Sheri led the workshops which included 10, 18, and 8 teachers, respectively, in the three schools. Solongo translated, Altangerel paid close attention during all three workshops since he would be leading future ones in the rest of the READ/ICDL schools after we left. I usually spent my time fixing the remaining computer problems.
The workshops lasted about four hours and consisted of a short presentation at the beginning by Sheri introducing digital libraries and the ICDL. But most of the workshop was participatory, with the teachers involved in a number of activities. The main activities which aimed to both educate the teachers about the ICDL and how to teach with it were:
- A scavenger hunt where the teacher learned about using the ICDL by using it to answer a number of questions about Mongolian books in the library.
- Creating an alternative ending to a book in the ICDL.
- Collaboratively creating one or two activities using a book from the ICDL.
Going into these workshops, Sheri and I were both pretty nervous. We just had no idea how the teachers would react to the ICDL. We didn’t know what their computer background was. It was an entirely new concept and experience for them in so many ways. With this hesitation, our expectations were exceeded in just about every way.
The teachers unabashedly loved the ICDL. Of course I am biased, but this really did seem to be true. They were fully engaged, participated fully in every activity – and we had to pry them away from the keyboards each time to move on to the next steps. We got clear feedback that they understood and could easily use the ICDL. And more importantly, they believed that the children would feel similarly, and that searching for and reading books on the computer would be a strong motivator for children, and would nicely complement the other literacy activities in the curriculum.
In retrospect, the fact that these workshops went so well is really quite amazing – especially given how difficult it was for us to communicate, and how different our experiences were with so much room for cultural misunderstanding. I managed to demonstrate the challenges in this regard in a simple manner. Toward the end of the last workshop, one of the organizers came in and gave me a small hard white thing – about the size of a dumpling. I had no idea what it was or what I was supposed to do with it, but it looked somewhat like a cookie, so I tentatively put the end of it in my mouth. But it was hard like a rock and tasted like plaster, so with all eyes on me, I gently put it on the desk as laughter erupted all around me. I looked at it more closely and saw small finger prints in it – as if it had been squeezed by a child. As I realized it must be a memento to remember the children, I felt extremely silly. Then a few minutes later, I saw the translator with one in her hand – and she took a bite out of it, and she asked me how mine was! Now feeling really stupid, and with all eyes on me again, I had to try to eat it again – or more like gnaw on it. It was exceedingly hard and very difficult to break even a small piece off. But when I did, I tried to recognize the flavor which seemed to combine rancid milk and sugar – and it was another of those acquired tastes, at least to me. It turns out to be a specialty made by drying cow’s milk in the sun for several days – sort of like sun-dried tomatoes, but with a very, very different flavor. Then Sheri, not being able to eat it at all, found a plastic bag and made a big point of bringing it home to share with others. At that point, everyone was very impressed – and when it came time to give us gifts later on, we each found ourselves with a huge bag of this. So, we’ll be sure to distribute this “Mongolian Chocolate” to our friends and family for months to come upon our return.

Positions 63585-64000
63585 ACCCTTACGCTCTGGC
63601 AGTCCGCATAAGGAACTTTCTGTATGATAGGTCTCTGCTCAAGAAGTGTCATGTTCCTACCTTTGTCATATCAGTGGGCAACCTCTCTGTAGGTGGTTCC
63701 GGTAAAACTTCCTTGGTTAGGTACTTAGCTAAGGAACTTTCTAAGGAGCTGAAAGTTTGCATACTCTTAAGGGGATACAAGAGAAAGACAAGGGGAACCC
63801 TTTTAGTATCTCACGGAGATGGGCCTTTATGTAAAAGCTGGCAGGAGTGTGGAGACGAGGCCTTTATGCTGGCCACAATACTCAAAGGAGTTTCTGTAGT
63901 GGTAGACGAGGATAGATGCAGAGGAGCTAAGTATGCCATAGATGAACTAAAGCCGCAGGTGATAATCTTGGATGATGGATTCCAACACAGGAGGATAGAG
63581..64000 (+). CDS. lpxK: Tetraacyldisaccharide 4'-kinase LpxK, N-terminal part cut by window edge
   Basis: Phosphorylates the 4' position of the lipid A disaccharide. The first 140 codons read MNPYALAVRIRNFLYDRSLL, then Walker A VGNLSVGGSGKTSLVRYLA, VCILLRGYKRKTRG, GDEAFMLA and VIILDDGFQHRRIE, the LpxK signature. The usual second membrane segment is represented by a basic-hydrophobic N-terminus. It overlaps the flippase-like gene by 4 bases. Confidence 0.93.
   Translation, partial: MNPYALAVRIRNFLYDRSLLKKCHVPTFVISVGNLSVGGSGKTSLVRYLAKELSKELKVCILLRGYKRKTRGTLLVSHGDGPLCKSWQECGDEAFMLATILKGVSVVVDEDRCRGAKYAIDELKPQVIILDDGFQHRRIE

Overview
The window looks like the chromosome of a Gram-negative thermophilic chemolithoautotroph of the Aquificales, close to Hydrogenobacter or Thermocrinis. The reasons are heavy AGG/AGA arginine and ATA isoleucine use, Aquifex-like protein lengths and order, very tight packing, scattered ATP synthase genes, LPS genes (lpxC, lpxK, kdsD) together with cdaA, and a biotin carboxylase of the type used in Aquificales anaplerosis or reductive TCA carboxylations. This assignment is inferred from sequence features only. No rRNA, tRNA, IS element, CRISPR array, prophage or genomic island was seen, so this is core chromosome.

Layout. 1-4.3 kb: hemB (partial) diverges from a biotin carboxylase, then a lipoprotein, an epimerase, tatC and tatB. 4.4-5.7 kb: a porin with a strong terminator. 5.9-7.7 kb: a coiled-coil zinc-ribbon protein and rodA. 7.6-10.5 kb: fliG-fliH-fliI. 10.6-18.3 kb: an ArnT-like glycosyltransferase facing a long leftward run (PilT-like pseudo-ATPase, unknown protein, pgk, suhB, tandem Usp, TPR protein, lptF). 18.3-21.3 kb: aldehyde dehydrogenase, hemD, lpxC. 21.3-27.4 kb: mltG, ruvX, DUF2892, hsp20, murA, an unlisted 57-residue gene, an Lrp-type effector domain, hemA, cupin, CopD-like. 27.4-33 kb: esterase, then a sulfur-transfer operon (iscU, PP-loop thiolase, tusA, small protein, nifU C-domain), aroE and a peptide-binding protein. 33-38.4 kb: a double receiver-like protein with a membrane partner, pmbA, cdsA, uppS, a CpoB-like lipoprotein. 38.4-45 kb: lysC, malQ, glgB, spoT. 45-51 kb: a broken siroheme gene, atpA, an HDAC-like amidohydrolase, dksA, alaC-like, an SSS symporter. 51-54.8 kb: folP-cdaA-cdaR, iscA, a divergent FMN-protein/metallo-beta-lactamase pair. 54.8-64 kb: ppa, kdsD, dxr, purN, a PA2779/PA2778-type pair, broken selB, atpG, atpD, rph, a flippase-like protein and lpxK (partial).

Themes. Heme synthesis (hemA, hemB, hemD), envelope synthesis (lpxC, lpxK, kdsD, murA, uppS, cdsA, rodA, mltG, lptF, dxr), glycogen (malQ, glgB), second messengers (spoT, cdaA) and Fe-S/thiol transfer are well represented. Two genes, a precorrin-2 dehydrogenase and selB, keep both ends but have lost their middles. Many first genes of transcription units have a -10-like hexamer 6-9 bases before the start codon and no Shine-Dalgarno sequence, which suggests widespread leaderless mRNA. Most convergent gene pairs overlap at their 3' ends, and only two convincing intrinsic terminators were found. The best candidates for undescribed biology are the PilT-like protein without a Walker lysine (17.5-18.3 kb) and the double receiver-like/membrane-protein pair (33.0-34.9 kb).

Lessons Learned and Reflections
Getting technology to work well is just so darn hard. It doesn’t seem like it should be so difficult since conceptually, what we are doing is relatively straight forward. But the devil is in the details, and there are so many details. As with any complex project, it is not enough for the idea to be good. It must be executed to completion, with all the details filled in. So, what have I learned in this process? Obviously, the technology must work – but what does that mean?
First off, the infrastructure must support the applications being deployed. The power must be stable and the computers must be virus-free. The local IT teacher must be trained in basic maintenance of computers and networks, including reinstalling and configuring Windows.
The application being deployed must not only be backed up in many ways, but it must be tested, tested, and tested – with the same environment as the deployment target. I knew this in advance, but Anne and I had been working ourselves to the bone. We just didn’t have time to prepare fully. And with the trip date set far in advance, and many other responsibilities, it was just a very difficult problem to avoid. But somehow, next time, we will include weeks of testing in our scheduling.
And the second thing is to come armed with tools of every conceivable time. It was good that I brought what I had, but now I know I need to travel with everything I could ever need to rebuild the entire system, including source code, compilers, build systems, signing certificates, etc. I needed the ability to rebuild operating systems, diagnose and fix viruses, and other various maladies. Again, it is hard to do this for a small operation on a shoestring budget – but to do this kind of operation successfully clearly requires it.